In real life, Keswani, who was then a young reporter, did a series of investigative stories on the negligence in safety procedures by the company management. Citing an audit report, Keswani in one of his articles in the Hindi newspaper Jansatta — from the Indian Express Group — had cautioned about severe lapse of safety precautions in the Union Carbide plant, just a few days before the gas tragedy occurred. The character of a foreign lady journalist too apparently is totally fictitious.

"The activists showed me the copies of the original film script and screenplay where the character was named Keswani after me, and there were objectionable portions. Even Bhopal and its people were shown in a bad light. The makers of the film were trying to distort truth and history, and the activist groups strongly objected to it and took it up with the filmmakers," he mentioned.

"Even, in one of the promos on YouTube, my photo has been used, which shows that the reel character, which was later changed to Motwani is based on my character. But, I was never consulted by the director or the actor who played my character," said Keswani, who at present is a columnist and editor of his online news portal The Bhopal Post.

Like him, activist groups from the city too were not consulted.

A Bhopal-based senior journalist who had worked with national English dailies in Delhi and other state capitals, and has known Keswani since college days, questioned, "Right after graduation, Keswani pursued serious journalism and not the tabloid variety. He even published his own news weekly, apart from writing for Jansatta and other publications. Why should a film based on a true character, which is so recent, distort it in the name of cinematic liberties?”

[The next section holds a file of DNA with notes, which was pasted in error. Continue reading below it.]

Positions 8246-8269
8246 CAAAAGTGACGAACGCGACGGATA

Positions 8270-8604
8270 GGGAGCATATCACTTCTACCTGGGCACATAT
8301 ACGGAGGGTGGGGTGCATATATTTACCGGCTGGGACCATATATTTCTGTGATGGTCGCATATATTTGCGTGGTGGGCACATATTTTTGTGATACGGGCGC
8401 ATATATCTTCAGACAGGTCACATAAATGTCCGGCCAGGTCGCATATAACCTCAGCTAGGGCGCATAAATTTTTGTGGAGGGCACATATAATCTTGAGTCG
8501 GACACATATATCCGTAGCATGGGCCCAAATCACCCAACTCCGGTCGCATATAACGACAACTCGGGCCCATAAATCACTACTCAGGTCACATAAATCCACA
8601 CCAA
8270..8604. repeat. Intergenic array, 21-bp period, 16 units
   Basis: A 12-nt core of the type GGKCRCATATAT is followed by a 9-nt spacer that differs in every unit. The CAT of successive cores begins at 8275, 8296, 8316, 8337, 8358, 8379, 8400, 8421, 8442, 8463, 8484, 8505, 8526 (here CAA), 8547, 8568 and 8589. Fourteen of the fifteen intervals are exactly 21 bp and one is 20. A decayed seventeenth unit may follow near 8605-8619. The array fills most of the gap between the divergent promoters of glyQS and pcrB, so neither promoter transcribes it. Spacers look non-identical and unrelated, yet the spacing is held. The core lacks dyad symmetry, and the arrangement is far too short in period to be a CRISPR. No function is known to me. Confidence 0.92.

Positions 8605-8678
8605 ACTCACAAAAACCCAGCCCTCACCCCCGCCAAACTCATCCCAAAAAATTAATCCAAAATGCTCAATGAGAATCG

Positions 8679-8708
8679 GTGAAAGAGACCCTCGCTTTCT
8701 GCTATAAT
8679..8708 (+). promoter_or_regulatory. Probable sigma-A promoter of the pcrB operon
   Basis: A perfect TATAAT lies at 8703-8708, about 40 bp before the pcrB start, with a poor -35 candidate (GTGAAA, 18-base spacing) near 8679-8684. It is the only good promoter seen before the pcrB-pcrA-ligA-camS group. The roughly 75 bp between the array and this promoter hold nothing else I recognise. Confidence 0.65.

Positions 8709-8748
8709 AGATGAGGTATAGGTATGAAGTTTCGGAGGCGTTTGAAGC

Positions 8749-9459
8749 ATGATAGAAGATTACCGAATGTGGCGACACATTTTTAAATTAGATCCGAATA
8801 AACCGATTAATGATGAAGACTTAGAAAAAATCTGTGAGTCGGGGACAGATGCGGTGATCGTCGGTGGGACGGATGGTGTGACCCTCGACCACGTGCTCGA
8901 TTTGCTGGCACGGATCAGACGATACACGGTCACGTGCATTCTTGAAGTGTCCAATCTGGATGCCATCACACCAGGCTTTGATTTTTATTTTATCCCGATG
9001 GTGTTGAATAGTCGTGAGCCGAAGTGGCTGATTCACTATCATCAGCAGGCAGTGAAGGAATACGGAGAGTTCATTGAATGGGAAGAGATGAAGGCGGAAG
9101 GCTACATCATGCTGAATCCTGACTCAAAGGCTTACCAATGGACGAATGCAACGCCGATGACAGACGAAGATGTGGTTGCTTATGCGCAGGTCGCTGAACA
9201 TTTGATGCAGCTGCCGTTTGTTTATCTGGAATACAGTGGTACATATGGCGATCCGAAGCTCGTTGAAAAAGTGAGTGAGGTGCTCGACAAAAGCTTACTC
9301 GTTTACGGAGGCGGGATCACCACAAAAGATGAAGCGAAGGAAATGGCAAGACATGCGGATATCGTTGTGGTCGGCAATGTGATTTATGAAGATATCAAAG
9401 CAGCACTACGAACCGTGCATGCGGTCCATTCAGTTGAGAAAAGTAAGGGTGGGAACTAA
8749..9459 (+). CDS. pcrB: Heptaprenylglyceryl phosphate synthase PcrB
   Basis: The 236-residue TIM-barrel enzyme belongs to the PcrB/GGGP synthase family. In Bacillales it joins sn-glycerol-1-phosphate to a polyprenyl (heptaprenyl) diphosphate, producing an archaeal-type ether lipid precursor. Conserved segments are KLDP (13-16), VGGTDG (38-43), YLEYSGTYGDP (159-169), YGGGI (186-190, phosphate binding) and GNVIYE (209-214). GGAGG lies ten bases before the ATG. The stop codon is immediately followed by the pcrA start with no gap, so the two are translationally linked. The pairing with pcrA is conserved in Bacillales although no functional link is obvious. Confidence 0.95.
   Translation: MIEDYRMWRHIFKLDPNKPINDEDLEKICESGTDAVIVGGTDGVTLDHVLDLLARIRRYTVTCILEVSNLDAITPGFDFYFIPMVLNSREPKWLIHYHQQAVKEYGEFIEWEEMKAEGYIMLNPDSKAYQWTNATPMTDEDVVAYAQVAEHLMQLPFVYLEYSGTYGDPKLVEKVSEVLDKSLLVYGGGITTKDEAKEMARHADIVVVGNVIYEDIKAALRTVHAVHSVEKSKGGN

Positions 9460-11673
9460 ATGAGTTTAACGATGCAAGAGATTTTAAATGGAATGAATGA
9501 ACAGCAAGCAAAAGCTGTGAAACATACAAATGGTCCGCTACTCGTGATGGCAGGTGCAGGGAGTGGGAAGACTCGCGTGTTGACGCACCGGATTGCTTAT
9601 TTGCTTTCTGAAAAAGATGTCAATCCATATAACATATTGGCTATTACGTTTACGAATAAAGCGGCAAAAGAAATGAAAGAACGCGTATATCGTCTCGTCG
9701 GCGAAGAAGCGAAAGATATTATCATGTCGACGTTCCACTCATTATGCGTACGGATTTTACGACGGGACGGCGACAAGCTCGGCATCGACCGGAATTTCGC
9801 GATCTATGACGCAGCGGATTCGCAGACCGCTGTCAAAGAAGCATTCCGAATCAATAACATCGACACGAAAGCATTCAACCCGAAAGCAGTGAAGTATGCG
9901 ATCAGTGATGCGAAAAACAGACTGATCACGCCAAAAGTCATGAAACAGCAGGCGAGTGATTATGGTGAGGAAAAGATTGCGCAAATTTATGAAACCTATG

Added another senior journalist NK Singh: “He was a hardworking journalist and never indulged in gossip reporting. He wrote a lot on Union Carbide plant and after the tragedy, was also awarded for his investigative journalist.”

Keswani bagged BD Goenka award for his journalistic contribution on Bhopal Gas Tragedy. “During my investigation between 1982 and 1984, I came across a safety audit report of May 1982, which I had quoted in my article in Jansatta of 16 June, 1984, and subsequently vital portions of it in the columns of this newspaper on 9 December, 1984. The report disrobes the ‘holier than thou’ stance of Union Carbide as far as the safety precautions at the Bhopal plant are concerned,” said Keswani.

Keswani is waiting for the film’s release, so that he can take a decision. “A mediator on behalf of the film’s producer and director communicated to me that changes have been incorporated in the film and objectionable portions removed.”

Social activist working with gas tragedy survivors Rachna Dhingra said, “We took up the issue related to ‘objectionable portions’ with Martin Sheen and after his interventions, changes have been made. Bhopal is waiting to watch the film.”


Updated Date: Dec 04, 2014 17:35 PM